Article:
martes, 2 de abril de 2013

Binnacle. Part V. Vienna.

I had arrived to the Vienna Bus Station at 5:00, I felt as cold as I had never felt in my entire life. It was -5 degrees, but it was dry cold. The -16 degrees snowstorm I had suffered in the Bavaria was not that cold. At least, it was so dry that it was impossible for the sky to be cloudy. I'm too much of a meteorologist nowadays. Maximum tenmperature was estimated to be around 3 degrees. I managed to find the tube station to take a ride to the city centre, but I lasted for an hour riding the tube, it was too gold to go outside.

I made some time and got off the tube at the city centre, where I'd never felt so grateful of finding an Starbucks in my whole life. I was the first customer, spent around two hours there without falling asleep, new record. I charged all my batteries, connected to WiFi and looked for a hostal. I needed a place to take a shower and leave my backpack. Vienna was somehow big and I only had a day, I needed to be fresh and fast.

Showered, I take on the city. Quick stop at the tourism office to ask which places should I visit. I had then learnt the city map. Vienna was not Munich or Geneva, my knowledge of the city was not overwhelming. I had to visit two palaces that were distant from each other, the UN headquarters and the City Centre. Money restraints kept me away from going to the Opera, I would keep it in mind for my next visit to Vienna.

First stop, Schonbrunn Palace. Then, Belvedere Palace. Now, I recommend to go to Belvedere first and leave Schonbrunn for the end due to the second one's visual impact. Same reason I won't visit the Sixtine Chapell until I've seen the rest of the world. Schonbrunn was the residence of the Austrian-Hungarian Empire, spectacular in every single aspect, a visit that takes some time but it's definitely whorty. Second stop, Belvedere palace, which seems ordinary compared to Schonbrunn.

Back to the city centre, until that point I had ridden the Vienna tube three times without paying for it, it was a fine delight, it didn't had any turnstiles. I head out to the UN headquarters, nothing interesting there, except for the Danube River and the Danube Island. The River that allowed Vienna to be the conexion between Eastern and Western Europe, the River that allowed Austria to grow both economically and politically. The Pratter was nearby, one of the oldest theme parks in Europe along with the Tivoli in Copenhagen. Personally, I found the Tivoli much more interesting. Still, my point of view is a bit biased, as I will always rank Denmark as the best place in the entire world, followed by Belgium, the Basque Country, Galicia, Boston (Even though I've never been in Boston) and the German Bavaria. I was realising I had visited two of the three UN's headquarters within days of difference, Geneva and Vienna; I was still missing NYC. I'm sure the day I will eventually visit NYC I will spend less than 24 hours there. I will continue to Philadelphia and then I will spend some very long time at Boston, that's definitely a place that is worth a visit.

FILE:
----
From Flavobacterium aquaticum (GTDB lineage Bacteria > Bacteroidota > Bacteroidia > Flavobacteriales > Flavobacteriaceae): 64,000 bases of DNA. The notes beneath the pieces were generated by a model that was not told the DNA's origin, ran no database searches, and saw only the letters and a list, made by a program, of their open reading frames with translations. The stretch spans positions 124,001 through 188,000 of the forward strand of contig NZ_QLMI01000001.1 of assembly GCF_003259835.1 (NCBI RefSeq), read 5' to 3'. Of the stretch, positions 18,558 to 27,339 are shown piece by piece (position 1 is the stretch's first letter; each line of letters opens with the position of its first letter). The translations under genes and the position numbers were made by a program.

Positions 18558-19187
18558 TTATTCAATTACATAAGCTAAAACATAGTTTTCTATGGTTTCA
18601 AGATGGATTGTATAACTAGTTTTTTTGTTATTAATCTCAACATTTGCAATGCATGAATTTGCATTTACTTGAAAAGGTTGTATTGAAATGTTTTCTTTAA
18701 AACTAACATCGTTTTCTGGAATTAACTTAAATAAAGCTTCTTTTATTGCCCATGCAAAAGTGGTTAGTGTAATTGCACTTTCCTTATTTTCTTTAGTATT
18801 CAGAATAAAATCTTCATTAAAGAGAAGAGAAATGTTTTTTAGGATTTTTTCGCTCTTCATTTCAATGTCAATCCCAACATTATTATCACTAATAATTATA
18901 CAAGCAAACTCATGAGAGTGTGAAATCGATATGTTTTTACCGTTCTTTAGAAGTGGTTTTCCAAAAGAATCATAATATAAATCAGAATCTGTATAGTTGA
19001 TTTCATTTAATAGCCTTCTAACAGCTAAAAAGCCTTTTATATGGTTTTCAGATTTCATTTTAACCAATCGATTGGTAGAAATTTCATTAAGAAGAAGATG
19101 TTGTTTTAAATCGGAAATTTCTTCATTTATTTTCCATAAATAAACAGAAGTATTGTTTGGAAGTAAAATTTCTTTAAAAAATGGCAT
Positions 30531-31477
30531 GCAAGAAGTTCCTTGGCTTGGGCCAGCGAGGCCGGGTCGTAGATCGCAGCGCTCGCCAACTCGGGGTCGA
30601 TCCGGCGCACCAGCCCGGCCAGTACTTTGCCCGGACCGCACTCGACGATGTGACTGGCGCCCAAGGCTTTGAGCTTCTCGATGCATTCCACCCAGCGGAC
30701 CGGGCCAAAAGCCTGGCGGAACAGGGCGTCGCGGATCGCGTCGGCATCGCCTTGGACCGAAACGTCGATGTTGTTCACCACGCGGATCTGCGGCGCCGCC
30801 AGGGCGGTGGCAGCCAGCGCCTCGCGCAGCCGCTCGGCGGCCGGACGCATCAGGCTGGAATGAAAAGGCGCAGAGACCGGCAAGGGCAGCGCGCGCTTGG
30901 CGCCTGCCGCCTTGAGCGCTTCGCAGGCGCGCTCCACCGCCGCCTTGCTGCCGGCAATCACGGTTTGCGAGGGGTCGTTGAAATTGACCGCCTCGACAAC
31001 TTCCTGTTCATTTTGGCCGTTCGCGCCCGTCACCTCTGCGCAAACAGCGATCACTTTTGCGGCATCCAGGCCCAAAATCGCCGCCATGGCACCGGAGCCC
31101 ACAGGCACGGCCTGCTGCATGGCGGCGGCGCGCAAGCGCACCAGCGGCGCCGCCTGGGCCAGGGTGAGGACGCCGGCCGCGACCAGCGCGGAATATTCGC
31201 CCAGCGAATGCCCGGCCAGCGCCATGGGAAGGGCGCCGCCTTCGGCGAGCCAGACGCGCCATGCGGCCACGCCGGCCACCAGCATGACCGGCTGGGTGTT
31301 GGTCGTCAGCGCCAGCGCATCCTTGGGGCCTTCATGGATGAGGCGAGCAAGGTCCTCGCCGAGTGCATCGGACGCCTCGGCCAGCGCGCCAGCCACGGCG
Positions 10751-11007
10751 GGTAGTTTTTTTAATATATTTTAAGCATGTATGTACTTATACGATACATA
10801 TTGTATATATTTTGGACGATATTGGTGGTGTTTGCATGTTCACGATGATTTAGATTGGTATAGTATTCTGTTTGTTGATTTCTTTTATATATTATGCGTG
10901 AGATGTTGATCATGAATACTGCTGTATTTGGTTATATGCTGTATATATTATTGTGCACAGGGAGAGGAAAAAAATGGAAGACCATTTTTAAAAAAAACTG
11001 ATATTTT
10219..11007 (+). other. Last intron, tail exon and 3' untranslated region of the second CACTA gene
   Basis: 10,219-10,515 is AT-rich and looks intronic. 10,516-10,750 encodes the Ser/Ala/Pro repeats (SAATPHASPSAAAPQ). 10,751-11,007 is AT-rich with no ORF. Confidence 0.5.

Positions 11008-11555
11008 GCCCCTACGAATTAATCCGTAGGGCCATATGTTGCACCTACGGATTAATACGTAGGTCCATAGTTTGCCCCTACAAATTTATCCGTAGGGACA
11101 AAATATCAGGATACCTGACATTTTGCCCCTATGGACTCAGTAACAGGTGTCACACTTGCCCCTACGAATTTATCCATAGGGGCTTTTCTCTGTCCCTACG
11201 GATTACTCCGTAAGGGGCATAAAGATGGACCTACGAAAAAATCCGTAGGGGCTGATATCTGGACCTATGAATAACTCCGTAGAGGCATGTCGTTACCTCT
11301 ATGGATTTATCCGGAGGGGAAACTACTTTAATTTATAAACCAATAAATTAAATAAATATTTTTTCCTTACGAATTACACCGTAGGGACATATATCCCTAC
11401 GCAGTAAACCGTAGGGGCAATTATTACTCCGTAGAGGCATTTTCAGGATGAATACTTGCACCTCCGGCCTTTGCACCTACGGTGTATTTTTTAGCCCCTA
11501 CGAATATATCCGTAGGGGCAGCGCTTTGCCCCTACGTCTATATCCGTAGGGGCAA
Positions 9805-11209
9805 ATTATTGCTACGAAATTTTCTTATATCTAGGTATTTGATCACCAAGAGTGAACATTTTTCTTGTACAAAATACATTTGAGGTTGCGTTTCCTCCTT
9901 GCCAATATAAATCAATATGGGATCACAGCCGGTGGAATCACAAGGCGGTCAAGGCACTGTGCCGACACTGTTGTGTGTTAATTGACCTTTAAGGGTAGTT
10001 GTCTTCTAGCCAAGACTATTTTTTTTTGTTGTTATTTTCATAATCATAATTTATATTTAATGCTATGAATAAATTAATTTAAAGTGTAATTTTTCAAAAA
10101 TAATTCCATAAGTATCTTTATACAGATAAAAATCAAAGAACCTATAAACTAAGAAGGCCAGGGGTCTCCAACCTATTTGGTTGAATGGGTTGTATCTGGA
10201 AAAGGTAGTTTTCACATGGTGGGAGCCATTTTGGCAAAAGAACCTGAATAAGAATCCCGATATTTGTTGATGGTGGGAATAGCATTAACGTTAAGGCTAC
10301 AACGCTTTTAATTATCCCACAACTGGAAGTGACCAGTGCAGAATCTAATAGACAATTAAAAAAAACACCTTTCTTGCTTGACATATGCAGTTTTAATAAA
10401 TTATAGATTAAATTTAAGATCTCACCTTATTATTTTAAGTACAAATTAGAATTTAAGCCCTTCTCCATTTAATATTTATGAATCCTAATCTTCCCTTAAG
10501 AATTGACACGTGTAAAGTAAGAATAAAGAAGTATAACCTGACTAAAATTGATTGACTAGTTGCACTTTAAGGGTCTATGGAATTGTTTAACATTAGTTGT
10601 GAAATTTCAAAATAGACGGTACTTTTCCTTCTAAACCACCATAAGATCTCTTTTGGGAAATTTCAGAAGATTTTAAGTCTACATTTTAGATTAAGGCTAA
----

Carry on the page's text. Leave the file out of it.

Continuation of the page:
It was still dry cold, but with no comparison to the coldness I felt when getting off the bus in the morning. I went back to the centre and entered the Vienna Opera Café, best coffee I've ever had in my short (But fully lived!) life. I walked around Mozart's Opera, Heldenplatz, Rathaus, the University, the Beethoven Monument, Town Hall, Government Palace and St Stephan's Cathedral. Vienna's buildings are just outstanding, with one of them being more amazing than the previous one. It was a wonderful city, its only problem was the awful weather, food was decent (Seafood was shockingly decent as well!) and it had a perfect modern/ancient mixture. Moreover, most environment-friendly city I have ever been in. However, Munich and Zurich are way better German-speaking cities in terms of my strange likeness.

Vienna was missing something, a man's most important necessity: football.  The most popular team in Vienna is Bayern Munich, and it doesn't plays at Vienna, not even in Austria. Austria's national team and Viennese teams were not closely as popular as Bayern. I asked in Vienna if they had a Schwarzeneger statue, as he was the guy who showed the Americans that Austria was not a little island next to Australia. It was more probable to find a statue of Beckenbauer, Lahm, Kroos or Schweinsteiger. Viennese people have a weird fetish over Mozart and Bayern players.

I went back to the bus station. I had ridden the tube around 10 times without paying for it. My bus was delayed, I had 36 hours to arrive to Bergamo and take a plane back to Spain. Everyone was speaking German, it was impossible for me to know why the bus was delayed. A Chilean girl who spoke German finnaly explained the whole situation to me. It is amazing how I complicate myself with simple trifles yet I can deal with snowstorms in the German Bavaria. I was going to Bergamo's nearest significant urban centre, journey time was estimated to be around 12 hours. Destination: Milan (And San Siro!).

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